As we drove up from the Periyar river to our hotel, Shankumar told us of a Kalaripayattu show which was held in this area every day. We’d heard that the martial art form of Kalaripayattu is at least 2000 years old. The dating is based on the fact that it is mentioned in the Tamil literature of the Sangam period, which lasted from about 300 BCE to about 300 CE. The form is said to have been elaborated in the 6th century CE. Subsequently it fell into obscurity, and was rediscovered in the 1920s during the Indian reawakening. Our little snippets of knowledge was due to the great interest in this art form generated by the fact that it has been used in several Bollywood films in the last decade or so.
We found the show completely engrossing. It is bit of theatre, with set pieces being worked out. The main instruments seem to be the hand, a sword or a dagger, a long staff, and a long piece of cloth. The stunning acrobatics and leaps are apparently a feature of the northern Kerala style; the southern style concentrating more on contact and unarmed fighting.
The set pieces showed each of the weapons paired against another. The purpose of the lessons seems to be that no weapon is intrinsically less powerful; the skill with the weapon is what matters. We saw examples of an unarmed fighter disarming a person with a staff. Even more interesting was a long piece of cloth, either a turban on a cummerbund, being used to disarm a swordsman. The fights took place in a small sunken arena, the kalari.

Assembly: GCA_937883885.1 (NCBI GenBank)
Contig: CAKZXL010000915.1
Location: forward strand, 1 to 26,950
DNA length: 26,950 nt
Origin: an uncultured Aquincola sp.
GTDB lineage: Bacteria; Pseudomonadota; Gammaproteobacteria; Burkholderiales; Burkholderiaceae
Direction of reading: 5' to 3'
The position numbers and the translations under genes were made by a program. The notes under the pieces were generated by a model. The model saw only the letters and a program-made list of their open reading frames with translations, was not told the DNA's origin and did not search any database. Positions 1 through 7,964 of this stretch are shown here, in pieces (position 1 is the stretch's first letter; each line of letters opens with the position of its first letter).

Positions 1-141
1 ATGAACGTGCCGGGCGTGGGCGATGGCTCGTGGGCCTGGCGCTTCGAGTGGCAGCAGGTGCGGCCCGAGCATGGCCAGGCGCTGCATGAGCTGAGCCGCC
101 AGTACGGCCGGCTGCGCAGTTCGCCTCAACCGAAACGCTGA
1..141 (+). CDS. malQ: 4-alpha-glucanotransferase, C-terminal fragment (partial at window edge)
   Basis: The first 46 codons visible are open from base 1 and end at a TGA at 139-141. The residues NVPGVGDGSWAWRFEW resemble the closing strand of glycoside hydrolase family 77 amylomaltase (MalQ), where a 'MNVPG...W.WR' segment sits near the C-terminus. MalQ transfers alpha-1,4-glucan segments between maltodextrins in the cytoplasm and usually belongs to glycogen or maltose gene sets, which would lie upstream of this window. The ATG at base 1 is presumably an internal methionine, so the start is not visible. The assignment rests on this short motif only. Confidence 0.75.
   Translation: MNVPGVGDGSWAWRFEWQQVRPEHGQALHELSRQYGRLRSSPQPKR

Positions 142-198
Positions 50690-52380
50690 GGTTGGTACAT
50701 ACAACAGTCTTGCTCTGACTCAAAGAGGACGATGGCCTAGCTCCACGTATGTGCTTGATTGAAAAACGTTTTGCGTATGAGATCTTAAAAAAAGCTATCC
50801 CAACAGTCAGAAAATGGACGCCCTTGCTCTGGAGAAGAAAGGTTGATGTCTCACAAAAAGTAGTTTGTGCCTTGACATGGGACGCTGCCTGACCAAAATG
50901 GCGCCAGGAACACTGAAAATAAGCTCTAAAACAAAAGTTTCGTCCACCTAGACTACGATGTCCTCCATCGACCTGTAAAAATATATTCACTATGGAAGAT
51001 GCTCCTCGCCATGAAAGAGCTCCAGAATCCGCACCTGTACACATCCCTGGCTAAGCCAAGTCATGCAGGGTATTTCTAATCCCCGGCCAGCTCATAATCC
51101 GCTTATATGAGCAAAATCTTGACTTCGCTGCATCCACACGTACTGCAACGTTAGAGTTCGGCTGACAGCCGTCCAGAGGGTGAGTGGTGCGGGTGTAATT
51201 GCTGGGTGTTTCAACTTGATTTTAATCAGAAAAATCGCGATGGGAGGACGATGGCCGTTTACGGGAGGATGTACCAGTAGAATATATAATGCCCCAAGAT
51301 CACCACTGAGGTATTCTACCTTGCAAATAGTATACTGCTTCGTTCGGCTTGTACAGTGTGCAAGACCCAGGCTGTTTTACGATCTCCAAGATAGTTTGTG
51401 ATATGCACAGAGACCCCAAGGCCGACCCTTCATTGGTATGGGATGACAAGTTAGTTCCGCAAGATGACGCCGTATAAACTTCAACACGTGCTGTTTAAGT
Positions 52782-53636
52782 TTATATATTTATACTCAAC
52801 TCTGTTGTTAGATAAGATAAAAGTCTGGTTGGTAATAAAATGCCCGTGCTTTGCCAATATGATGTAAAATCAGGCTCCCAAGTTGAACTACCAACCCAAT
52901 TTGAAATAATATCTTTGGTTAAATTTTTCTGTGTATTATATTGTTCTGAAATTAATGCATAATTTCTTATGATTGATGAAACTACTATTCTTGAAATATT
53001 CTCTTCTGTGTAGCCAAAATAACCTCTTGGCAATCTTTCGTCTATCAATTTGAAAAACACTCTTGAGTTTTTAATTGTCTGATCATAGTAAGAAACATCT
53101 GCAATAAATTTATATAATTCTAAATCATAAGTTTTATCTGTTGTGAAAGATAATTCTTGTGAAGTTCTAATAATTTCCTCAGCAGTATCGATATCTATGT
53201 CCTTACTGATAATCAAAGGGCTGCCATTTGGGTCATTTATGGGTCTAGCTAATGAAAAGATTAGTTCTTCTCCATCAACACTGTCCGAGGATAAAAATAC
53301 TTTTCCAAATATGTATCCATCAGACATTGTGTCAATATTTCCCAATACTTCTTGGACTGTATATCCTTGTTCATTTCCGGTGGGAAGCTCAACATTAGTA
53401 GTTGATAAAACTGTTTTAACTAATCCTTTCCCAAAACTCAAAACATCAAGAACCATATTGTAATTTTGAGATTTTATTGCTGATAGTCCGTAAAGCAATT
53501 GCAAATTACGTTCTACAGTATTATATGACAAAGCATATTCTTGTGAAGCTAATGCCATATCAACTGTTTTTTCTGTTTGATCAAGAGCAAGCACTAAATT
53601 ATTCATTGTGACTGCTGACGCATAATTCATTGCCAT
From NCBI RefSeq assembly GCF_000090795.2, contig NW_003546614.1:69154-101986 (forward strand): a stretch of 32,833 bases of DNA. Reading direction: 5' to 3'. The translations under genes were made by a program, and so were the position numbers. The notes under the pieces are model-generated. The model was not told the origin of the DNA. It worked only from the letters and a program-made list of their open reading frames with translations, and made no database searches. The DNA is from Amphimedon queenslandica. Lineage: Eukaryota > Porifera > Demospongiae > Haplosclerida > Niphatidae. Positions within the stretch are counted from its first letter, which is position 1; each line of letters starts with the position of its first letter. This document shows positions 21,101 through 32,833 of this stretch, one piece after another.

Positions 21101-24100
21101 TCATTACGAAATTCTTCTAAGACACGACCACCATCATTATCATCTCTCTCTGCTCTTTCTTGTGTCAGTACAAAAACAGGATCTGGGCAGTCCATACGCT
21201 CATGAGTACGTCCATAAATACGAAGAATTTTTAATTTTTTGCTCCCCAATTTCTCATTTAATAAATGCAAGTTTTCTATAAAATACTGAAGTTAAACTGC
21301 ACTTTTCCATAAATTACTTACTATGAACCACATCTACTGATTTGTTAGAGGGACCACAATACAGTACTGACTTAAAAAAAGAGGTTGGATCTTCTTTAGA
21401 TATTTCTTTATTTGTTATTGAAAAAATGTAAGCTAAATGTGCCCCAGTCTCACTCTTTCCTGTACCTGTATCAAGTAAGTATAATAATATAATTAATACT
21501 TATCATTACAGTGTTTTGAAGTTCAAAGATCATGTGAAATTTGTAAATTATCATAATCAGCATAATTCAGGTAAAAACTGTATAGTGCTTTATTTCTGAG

But eventually, more impressive than the combat skills were the demonstrations of athleticism: the high leaps and the crawls along the ground. There was an exercise where an adept stood on his two legs, holding two swords in two hands, and leaning back to pick up a flower placed behind him in his lips. My abs ached just watching this!
As we exited, one of the boys asked me to put my pictures on the social medium of my choice. Here is my pingback to Kalari Kshethra, in Chithirapuram near Munnar.